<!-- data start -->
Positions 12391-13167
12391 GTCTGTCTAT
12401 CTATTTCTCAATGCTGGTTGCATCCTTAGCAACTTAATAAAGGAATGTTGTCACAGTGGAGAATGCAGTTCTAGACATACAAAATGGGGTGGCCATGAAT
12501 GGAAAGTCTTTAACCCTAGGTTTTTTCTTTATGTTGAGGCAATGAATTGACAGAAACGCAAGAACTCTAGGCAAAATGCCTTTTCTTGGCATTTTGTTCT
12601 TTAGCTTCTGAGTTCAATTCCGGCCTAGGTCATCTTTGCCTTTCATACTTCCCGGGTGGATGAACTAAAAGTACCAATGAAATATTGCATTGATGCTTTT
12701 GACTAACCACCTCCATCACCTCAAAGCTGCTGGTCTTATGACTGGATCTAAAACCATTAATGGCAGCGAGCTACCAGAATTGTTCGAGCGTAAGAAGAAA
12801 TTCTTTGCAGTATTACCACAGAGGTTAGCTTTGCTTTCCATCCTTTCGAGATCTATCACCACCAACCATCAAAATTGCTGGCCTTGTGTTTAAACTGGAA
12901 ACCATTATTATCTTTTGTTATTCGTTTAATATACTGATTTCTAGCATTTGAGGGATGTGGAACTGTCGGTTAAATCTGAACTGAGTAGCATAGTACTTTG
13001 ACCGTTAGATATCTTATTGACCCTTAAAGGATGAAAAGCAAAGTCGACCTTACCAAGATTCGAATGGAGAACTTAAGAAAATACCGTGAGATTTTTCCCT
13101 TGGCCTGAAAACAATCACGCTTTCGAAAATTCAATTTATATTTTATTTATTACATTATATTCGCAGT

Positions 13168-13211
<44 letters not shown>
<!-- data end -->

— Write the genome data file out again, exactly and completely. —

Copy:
Positions 12391-13167
12391 GTCTGTCTAT
12401 CTATTTCTCAATGCTGGTTGCATCCTTAGCAACTTAATAAAGGAATGTTGTCACAGTGGAGAATGCAGTTCTAGACATACAAAATGGGGTGGCCATGAAT
12501 GGAAAGTCTTTAACCCTAGGTTTTTTCTTTATGTTGAGGCAATGAATTGACAGAAACGCAAGAACTCTAGGCAAAATGCCTTTTCTTGGCATTTTGTTCT
12601 TTAGCTTCTGAGTTCAATTCCGGCCTAGGTCATCTTTGCCTTTCATACTTCCCGGGTGGATGAACTAAAAGTACCAATGAAATATTGCATTGATGCTTTT
12701 GACTAACCACCTCCATCACCTCAAAGCTGCTGGTCTTATGACTGGATCTAAAACCATTAATGGCAGCGAGCTACCAGAATTGTTCGAGCGTAAGAAGAAA
12801 TTCTTTGCAGTATTACCACAGAGGTTAGCTTTGCTTTCCATCCTTTCGAGATCTATCACCACCAACCATCAAAATTGCTGGCCTTGTGTTTAAACTGGAA
12901 ACCATTATTATCTTTTGTTATTCGTTTAATATACTGATTTCTAGCATTTGAGGGATGTGGAACTGTCGGTTAAATCTGAACTGAGTAGCATAGTACTTTG
13001 ACCGTTAGATATCTTATTGACCCTTAAAGGATGAAAAGCAAAGTCGACCTTACCAAGATTCGAATGGAGAACTTAAGAAAATACCGTGAGATTTTTCCCT
13101 TGGCCTGAAAACAATCACGCTTTCGAAAATTCAATTTATATTTTATTTATTACATTATATTCGCAGT

Positions 13168-13211
<44 letters not shown>